Brian Thomson’s set literally traps the performers by creating a moat encircling the stage backed up by dark hued walls and occasionally a  lit window that looks like a prison grate. Needless to say this moat is actually a symbol of the ocean surrounding the island upon which the protagonists live in isolation and bitterness.

Colin Friels plays Edgar, a military captain in charge of a garrison on the island, but whose career has stalled. Alice says that she thinks he doesn’t value anything but rifles. She says he doesn’t believe in rules, that he lives outside the rules. That he sinks his claws into people like a vampire and ‘sucks the blood out of you’.

Pamela Rabe plays Alice, his wife of twenty five years, who is embittered by the fact that their marriage thwarted a promising acting career.

Edgar describes his wife as ‘a despot with the soul of a slave’. He abuses Jenny for yawning in his wife’s presence.They constantly fight and the menace of violence hangs in the air fueled by Edgar’s alcoholism.

Into this maelstrom of acrid emotions strays Toby Schmitz as Alice’s cousin, Kurt, who promises some sort of escape for, on the one hand, Alice and on the other hand, Edgar. The more Kurt tries to mediate and bring peace to this warring couple, the more he is dragged into their vortex, an emotional wasteland. He also has to tarry with the sexual interest which Alice bestows on him. Kurt constantly refers to the uncomfortable feeling he gets being in their home.  

Colin Friels is wonderful as Edgar. He can play drunken rage and a violent temper but can then slip effortlessly into an almost endearing vulnerability due to his failing health.

Pamela Rabe also brilliantly displays both a visceral hatred and scorn towards her husband tempered with concern for his well being.

Toby Schmitz  as Kurt must portray an almost gradual descent into a kind of delirium and madness and he does so with ease.

Mention must also be made of Giorgia Avery who does well in the role of Jenny the put upon maid of Edgar and Alice.  

Davis as director has wrung dynamic yet nuanced performances from her cast. We watch as this trio of misery continue to play cruel tricks on each other. The cruellest trick of all as far as Kurt is concerned is that Edgar and Alice love to be in almost mortal combat with each other – the dance of death of the title.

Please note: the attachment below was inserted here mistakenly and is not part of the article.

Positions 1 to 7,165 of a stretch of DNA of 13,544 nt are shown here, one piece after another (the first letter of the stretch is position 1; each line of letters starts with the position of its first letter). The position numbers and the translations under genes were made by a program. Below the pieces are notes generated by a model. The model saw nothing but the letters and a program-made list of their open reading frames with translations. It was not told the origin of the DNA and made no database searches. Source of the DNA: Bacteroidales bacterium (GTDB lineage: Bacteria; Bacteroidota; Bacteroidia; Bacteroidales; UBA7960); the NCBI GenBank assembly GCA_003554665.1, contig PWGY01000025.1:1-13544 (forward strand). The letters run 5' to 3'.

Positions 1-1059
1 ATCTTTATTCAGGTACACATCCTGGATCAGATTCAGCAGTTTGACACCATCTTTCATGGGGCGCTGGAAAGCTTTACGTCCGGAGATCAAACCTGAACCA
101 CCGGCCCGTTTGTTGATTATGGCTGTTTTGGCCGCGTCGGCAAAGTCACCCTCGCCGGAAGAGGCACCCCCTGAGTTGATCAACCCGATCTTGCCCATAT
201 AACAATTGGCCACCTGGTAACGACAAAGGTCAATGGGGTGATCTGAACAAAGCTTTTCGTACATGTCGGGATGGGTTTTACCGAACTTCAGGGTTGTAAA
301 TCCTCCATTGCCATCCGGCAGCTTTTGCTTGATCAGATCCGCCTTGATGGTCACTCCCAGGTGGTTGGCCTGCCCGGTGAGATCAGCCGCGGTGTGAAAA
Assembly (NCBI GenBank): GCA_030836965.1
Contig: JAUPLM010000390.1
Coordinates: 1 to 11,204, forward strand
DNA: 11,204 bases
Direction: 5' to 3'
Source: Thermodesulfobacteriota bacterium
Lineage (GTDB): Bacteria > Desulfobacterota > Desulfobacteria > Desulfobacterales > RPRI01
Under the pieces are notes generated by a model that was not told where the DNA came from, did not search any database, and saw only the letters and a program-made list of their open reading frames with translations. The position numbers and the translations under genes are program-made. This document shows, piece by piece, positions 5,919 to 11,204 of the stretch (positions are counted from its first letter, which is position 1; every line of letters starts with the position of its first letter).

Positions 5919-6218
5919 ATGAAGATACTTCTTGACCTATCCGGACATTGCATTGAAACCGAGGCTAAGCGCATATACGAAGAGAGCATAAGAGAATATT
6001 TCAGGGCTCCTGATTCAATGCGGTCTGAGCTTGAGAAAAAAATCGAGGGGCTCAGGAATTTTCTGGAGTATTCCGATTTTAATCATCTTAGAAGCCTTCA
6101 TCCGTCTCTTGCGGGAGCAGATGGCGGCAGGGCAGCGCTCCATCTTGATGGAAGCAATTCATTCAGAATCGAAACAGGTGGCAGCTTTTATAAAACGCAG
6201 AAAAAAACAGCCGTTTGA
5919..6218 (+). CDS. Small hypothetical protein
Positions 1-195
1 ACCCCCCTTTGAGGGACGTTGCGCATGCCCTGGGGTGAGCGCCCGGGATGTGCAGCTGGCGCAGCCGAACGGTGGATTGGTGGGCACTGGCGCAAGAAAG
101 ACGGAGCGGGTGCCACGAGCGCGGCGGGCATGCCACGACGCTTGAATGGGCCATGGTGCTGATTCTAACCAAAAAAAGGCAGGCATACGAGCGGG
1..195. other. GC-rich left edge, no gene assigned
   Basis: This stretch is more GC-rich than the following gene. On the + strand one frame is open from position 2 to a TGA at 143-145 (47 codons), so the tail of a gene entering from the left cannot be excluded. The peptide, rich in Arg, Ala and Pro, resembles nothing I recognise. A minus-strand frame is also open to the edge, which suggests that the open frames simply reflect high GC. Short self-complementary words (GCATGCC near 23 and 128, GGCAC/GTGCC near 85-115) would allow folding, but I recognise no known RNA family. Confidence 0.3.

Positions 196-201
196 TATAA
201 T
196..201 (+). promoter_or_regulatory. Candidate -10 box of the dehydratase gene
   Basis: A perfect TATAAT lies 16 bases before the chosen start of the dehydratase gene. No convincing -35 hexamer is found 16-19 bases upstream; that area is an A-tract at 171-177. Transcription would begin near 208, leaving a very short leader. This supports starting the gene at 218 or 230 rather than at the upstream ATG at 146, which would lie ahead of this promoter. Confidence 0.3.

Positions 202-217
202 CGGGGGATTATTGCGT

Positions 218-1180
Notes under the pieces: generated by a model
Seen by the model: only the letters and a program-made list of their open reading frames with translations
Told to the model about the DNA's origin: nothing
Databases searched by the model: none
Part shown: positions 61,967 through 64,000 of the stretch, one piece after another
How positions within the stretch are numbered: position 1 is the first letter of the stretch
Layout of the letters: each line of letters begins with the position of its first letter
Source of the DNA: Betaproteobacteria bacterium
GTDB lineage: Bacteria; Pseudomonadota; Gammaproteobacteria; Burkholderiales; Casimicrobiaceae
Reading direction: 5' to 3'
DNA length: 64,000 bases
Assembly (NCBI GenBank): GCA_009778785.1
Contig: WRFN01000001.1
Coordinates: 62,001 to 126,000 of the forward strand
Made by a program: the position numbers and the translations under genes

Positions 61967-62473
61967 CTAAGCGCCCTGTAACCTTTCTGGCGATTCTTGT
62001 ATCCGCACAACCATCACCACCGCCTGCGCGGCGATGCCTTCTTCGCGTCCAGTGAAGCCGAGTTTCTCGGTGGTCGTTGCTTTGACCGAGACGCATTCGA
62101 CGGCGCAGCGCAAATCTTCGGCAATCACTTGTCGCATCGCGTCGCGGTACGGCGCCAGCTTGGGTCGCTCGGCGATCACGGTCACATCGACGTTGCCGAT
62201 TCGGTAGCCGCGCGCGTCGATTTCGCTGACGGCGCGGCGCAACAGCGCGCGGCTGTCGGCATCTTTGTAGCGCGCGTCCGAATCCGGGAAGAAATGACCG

Amidst all this loathing and despair Davis has found some moments of humour perhaps aided by the masterful translation of this play by May-Brit Akerholt. There is a scene between Alice and Kurt where Alice exclaims ‘but I am an actress’ drawing laughs from the audience.

As the play unfolded, with some of the scenes, with the characters displaying their vitriol, one didn’t know whether to laugh or to cry!

To heighten the tension of this play fight coordinator Nigel Poulton choreographed a thrilling sword fight between Edgar and Kurt.

Paul Charlier’s edgy, atmospheric, immersive soundscape was a great highlight of this production…so many sounds incorporated in the mix from instrumental to jolts of thunder to gunshots in the night and more.

Costume designer Judy Tanner clothes the cast in what appears to be authentic nineteenth century costumes. Pamela Rabe goes from wearing a dowdy housewife dress to a vampy, shapely vivid red gown. Colin Friels has a similar range of costume from dishevelled, ragged clothes to a smart and colourful military uniform complete with high boots, sword and scabbard. Toby Schmitz makes an impressive entrance in white tie and tails which he sheds to a blowsy shirt and pants.

To match the emotional storm in the interior of this play lighting designer Matthew Scott complements this with lightning bolts symbolising the raging tempest enveloping the island.

There’s no slow dancing in this production. This was raw, confrontational drama performed at a high pitch by the cast. THE DANCE OF DEATH is playing at the Belvoir street theatre, 25 Belvoir Street, Surry Hills until 23 December 2018.




This image: DUST 
Featured image: I WANT TO KNOW WHAT LOVE IS . Photo:Stephen Henry

Merrigong Theatre Company has just announced their 2019 season and we had the opportunity to speak with Simon Hinton, Artistic Director / CEO.

SAG:        You must be incredibly busy at this particular moment . Thanks for taking the time out to speak with us.
SIMON:   It’s always busy but yes we had a big night last night with the launch. Doing a bit of media this morning and watching our patrons going to the website!

SAG:         How long does it take to put a program like this together, there’s such depth here.
SIMON:    We are almost a quarter of the way towards the program for 2020 now, so we are working up to two years ahead. But the last bit of that program came together, like two weeks ago.